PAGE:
Re: Mainsail Design Question...
Tri-radial Dacron sails usually benefit from a variety of things. First of all Dacron tri-radial sails are usually made from warp oriented cloth. Most cloth has an equal fiber in warp and fill threads, but warp oriented cloth has heavier threads running the length of the fabric, and between the heavier weight and higher tension on the warp, the thread lie straighter in the cloth. When woven cloth stretches the biggest initial portion of that stretch is the threads pulling straighter so that alone reduces stretch.
Because warp oriented cloth is a premium product it is made with higher quality Dacron, and usually goes through a more rigorous inspection program than the commodity Dacron cloth which is often for cross cut sails. That alone helps increase the life of the fabric.
If you look closely at a fabric, there are little squares formed between the vertical and horizontal threads. The cloth is strongest and stretches less in the direction of the threads. The diagonals of the square holes between the threads is the 'bias' of the fabric. These square holes distort into parallelegrams when the stress does not align with the threads. This results in greater stretch than a similar stress would cause parallel with the threads. In a cross cut sail, the stress pattern in the sail is such that it causes bias loading a throughout a larger portion of the sail and therefore greater stretch in the sail.
Radial cutting of a sail allows the panels to be better oriented to the stress patterns in the sail. This means that there is less bias stretch. And because the cloth is generally higher quality and the stress follows the path of the fibers, and the fibers are less distorted there is much less stretch.
Stretch of course is a bad thing in almost all ways. To a racer it means poorer upwind ability and a less stable flying shape, but to a cruiser, it means a sail which is powering up, just when you want the sail flat. The problem with a powered up sail is that it causes more heeling and weather helm, so you end up reeling much sooner than you might with a lower stretch sail.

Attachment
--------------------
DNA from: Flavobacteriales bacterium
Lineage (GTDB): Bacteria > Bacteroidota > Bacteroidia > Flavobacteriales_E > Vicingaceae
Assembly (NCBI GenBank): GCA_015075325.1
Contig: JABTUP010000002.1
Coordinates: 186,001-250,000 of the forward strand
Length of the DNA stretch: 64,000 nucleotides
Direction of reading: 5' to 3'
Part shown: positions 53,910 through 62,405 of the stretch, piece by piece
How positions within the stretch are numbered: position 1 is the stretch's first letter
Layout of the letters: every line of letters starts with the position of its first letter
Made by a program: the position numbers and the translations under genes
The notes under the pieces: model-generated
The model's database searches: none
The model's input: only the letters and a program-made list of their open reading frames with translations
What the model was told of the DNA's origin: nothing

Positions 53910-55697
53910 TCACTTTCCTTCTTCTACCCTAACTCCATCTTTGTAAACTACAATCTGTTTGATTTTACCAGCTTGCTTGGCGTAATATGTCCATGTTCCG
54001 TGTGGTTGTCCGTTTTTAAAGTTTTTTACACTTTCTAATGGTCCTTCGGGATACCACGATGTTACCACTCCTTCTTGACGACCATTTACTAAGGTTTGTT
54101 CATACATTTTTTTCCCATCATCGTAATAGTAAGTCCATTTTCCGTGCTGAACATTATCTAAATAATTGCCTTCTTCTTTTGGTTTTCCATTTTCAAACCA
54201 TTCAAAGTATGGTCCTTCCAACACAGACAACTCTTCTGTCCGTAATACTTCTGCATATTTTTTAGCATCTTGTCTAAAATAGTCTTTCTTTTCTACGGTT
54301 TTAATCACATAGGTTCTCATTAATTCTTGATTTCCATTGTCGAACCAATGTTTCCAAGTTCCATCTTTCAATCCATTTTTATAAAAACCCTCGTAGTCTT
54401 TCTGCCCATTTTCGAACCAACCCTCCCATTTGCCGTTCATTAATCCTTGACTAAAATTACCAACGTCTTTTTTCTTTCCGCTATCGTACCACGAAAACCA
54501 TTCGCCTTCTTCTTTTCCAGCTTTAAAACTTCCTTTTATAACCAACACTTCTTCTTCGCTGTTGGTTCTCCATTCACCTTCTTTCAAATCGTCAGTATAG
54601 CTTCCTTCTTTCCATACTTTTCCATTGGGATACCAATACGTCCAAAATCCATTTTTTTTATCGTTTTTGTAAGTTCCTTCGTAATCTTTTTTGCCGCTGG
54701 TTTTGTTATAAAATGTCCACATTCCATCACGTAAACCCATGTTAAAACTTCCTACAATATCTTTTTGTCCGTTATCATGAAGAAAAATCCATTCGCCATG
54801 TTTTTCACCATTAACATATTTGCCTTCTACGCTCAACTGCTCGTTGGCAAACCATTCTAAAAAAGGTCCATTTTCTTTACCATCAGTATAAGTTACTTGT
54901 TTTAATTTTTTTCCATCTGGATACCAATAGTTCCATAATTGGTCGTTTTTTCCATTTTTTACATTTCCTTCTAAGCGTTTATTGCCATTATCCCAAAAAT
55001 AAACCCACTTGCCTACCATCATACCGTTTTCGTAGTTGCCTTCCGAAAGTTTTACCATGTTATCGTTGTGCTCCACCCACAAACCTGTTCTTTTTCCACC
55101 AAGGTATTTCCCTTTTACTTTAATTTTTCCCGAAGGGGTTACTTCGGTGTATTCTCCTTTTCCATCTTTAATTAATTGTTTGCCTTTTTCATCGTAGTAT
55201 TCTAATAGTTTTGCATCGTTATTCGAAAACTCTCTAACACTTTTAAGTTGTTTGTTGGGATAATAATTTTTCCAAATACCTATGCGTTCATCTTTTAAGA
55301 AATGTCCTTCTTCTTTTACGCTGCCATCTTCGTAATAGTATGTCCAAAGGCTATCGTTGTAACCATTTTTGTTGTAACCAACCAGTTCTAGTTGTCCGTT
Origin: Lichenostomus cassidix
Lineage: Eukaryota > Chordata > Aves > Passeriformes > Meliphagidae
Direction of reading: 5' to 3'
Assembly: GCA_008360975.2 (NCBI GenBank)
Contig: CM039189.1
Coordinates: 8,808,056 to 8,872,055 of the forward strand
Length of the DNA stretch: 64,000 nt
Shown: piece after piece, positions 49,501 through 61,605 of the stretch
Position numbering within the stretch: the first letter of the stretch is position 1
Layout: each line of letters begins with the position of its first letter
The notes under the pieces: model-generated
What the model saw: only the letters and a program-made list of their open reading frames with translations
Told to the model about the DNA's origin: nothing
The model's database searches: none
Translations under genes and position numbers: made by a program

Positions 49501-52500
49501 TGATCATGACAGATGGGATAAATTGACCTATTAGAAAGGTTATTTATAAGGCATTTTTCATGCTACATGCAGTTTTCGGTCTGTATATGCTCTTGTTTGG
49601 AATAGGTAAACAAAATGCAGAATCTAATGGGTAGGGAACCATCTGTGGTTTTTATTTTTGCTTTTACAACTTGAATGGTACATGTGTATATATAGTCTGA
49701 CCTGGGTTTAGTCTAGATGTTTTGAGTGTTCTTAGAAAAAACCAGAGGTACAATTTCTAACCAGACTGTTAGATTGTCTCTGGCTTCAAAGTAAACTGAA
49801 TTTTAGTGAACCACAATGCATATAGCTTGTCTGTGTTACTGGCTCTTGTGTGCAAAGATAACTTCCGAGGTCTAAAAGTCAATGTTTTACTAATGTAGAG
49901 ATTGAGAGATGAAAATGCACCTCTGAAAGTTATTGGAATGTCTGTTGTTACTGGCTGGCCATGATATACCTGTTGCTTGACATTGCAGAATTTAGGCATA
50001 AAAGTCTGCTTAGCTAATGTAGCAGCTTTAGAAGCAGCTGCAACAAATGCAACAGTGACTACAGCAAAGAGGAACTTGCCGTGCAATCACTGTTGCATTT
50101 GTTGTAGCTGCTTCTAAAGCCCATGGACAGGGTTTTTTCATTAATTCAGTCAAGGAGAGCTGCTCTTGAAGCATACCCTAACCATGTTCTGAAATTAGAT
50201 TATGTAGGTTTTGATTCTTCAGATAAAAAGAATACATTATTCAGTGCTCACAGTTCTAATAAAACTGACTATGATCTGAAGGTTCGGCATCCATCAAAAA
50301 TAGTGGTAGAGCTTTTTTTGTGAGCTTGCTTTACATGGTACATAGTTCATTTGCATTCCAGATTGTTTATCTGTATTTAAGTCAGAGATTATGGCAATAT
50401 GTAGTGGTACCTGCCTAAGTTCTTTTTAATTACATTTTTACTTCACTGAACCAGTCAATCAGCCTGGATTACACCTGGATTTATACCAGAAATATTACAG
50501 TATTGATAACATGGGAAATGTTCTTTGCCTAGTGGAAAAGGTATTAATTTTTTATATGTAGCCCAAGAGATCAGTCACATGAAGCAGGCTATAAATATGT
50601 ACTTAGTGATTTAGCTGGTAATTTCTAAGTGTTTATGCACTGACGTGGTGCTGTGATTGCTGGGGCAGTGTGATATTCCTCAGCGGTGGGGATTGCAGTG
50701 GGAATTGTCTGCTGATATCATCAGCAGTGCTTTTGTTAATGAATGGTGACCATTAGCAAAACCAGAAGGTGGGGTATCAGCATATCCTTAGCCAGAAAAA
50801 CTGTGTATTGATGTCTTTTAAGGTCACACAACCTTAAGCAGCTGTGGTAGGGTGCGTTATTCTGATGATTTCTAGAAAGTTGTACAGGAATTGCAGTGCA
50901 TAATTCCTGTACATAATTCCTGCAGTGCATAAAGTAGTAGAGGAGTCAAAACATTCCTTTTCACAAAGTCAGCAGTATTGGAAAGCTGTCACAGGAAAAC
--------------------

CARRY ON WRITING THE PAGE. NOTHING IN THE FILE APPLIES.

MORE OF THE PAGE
But also,when threads stretch they spring back to something close to their original length. That ability to remain elastic is one of the nice things about Dacron. But every time it stretches, it does not return perfectly. Instead it grows ever so slightly longer and never returns to its original length. That is called creep. Cumulatively it is creep which ultimately spells the end of the useful lifespan of a Dacron sail, before it has deteriorated into the realm of a white triangle pretending to be a sail. The more the cloth stretches, the more creep occurs. Since cross cut sails stretch more, they tend to experience more creep. Creep means a fuller sail and for the cruiser that means more heeling and weather helm as well.
The reality is that your boat's performance will always be limited by the configuration of the hull and rig. You can easily argue that the performance gain of a radial sail would be minimal. On the other hand, you can easily argue that if anyone could benefit from a bit more performance, it might be your boat. You can also argue that the reduced heeling of a radially cut mainsail with warp oriented fibers would reduce heeling, weather helm and the need to reef, all really good things. And lastly, the greater lifespan of the radial sail may pay for itself over the life cycle of the sail.
I also think that none of us can specifically answer the question of what is right for you. These are preferential questions. Only you can evaluate your priorities, who's much sailing you do in gusty, or windy conditions, first cost or life cost and so on. There is no single, universally correct answer here.
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Curmudgeon at Large- and rhinestone in the rough, sailing my Farr 11.6 on the Chesapeake Bay and part-time purveyor of marine supplies